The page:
I believe that there is no right or wrong way to be an activist. It is more important to look at the actions being undertaken rather than how individuals define themselves. Defining ourselves as activists’ means that we are able to take a firm stand to bring a required change. Activism in conventional sense is based upon a fallacy that it is only activists that bring social change. If our actions point towards our commitment to diversity, inclusion, and social change, we all are activists.
I have never remained silent. I have always been the voice of those who cannot speak up for themselves. In no way I have submitted to oppression of any kind, but I do believe we all have the right to choose our engagements. I was the first one to start free online counselling for persons with disabilities in India. I released the first ever mobile application for disabled; I started virtual classes; I launched the first ever Comprehensive Sexuality Education Online Course for which I prepared more than 400 lessons; I wrote manuals for women with disabilities and I did everything without asking for any monetary benefits in returns. Is this not activism? There are a myriad ways to be an activist. And to be a disability rights activist we need to choose the way that is the most accessible for us.
I have chosen to write. It is my form of activism. Though it may seem passive, writing is the most powerful form of activism. And I believe that my writings reach out to people and places where I would never reach physically. We must never underestimate the power of words. Activism and writing are connected by the common bond of language.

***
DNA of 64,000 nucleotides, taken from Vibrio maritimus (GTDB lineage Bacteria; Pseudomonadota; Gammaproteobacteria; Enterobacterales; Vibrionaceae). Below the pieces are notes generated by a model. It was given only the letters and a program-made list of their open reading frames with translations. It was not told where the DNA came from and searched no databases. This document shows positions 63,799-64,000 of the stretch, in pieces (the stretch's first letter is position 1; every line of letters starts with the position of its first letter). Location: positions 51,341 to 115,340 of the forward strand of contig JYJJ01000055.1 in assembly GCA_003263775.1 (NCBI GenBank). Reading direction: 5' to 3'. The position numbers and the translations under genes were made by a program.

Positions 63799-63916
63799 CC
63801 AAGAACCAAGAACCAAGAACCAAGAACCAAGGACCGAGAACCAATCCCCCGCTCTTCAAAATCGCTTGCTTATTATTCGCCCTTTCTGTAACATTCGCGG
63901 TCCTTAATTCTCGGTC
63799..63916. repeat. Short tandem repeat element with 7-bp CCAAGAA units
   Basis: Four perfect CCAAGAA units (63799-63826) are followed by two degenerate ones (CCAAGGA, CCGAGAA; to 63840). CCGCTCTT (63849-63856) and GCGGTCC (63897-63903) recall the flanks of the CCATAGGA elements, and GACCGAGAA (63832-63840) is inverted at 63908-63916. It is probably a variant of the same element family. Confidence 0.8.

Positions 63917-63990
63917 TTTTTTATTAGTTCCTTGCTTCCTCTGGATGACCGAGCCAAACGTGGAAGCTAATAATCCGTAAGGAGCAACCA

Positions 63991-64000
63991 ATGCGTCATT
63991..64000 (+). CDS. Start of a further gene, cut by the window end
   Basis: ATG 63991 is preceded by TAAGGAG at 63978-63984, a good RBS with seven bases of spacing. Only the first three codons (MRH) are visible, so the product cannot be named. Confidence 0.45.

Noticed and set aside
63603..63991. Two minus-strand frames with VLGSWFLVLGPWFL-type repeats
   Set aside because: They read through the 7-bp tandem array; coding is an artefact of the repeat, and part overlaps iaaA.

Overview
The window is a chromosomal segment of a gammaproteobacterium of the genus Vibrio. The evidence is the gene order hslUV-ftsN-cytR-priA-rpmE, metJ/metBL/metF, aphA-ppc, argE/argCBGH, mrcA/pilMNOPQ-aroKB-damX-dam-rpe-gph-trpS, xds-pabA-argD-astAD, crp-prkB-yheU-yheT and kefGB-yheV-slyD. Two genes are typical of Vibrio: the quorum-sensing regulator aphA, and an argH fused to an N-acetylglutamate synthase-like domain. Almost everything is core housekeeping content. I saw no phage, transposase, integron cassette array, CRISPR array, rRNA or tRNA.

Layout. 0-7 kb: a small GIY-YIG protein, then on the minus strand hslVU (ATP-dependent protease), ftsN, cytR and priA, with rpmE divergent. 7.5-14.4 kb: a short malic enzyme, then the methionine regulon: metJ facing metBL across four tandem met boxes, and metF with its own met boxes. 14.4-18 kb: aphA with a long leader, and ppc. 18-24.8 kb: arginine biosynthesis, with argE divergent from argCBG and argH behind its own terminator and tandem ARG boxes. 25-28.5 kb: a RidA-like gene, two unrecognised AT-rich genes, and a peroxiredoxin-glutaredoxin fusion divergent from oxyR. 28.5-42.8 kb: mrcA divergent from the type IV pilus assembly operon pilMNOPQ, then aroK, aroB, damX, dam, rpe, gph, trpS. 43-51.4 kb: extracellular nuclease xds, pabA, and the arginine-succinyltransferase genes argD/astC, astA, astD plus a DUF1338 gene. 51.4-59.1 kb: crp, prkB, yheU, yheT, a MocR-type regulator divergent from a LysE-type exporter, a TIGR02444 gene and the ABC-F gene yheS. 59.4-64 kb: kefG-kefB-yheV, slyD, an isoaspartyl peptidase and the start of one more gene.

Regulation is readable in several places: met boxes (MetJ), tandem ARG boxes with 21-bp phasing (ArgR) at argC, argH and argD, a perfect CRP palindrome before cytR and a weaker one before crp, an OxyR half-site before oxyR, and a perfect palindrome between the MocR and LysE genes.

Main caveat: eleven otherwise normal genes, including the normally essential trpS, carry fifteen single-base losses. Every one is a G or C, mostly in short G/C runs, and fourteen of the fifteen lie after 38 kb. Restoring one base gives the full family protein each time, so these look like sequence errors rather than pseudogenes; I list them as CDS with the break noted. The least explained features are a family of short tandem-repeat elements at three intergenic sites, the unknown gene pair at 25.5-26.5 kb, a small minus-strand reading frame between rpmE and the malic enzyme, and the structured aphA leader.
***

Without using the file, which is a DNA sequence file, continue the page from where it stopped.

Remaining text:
History can testify that writers have the capacity to draw massive attention. We can look back and see that totalitarian governments have always imprisoned authors and writer after coming to power.
And when I am mad about an ableist or derogatory comments in a movie or an offensive plot on a television show, I don’t hesitate to write a review. Feedback and our inputs are important to the those who are producing content. So in this age of technology we can very easily pick our digital pens and revolutions can be blogged.
Writing does not always mean writing lengthy articles. One of the easiest ways to speak up is on social media. If we need to smash the system we must engage in it thoroughly and consistently. Repeated posts with proper hash tags can serve the purpose. Sharing important links, news pieces, and opportunities to act on Facebook, Twitter, Tumblr etc can reach number of people.
There is no doubt that marching sends a strong message about our political agenda and the issues we care about. But how we march in our personal lives is also equally important.
Marches are also not the only way to communicate with politicians and public figures. Signing petitions or starting your own also has the power to effect change. To me activism also means to educate people in self-advocacy skills. To make people aware of their rights in the manner that is easily comprehensible to them. We can foster a sense of belonging for those who may otherwise remain on the margins of this social structure.
Activism can be varied and diverse, but in Disability Rights Movement the underlying universal themes are of inclusion, respect and dignity, which each one of us strives for.
Protesting on the streets isn’t the only way individuals can make noise. There are many ways to speak out and all of them have their own significance. We all can add something to the movement and play our own part.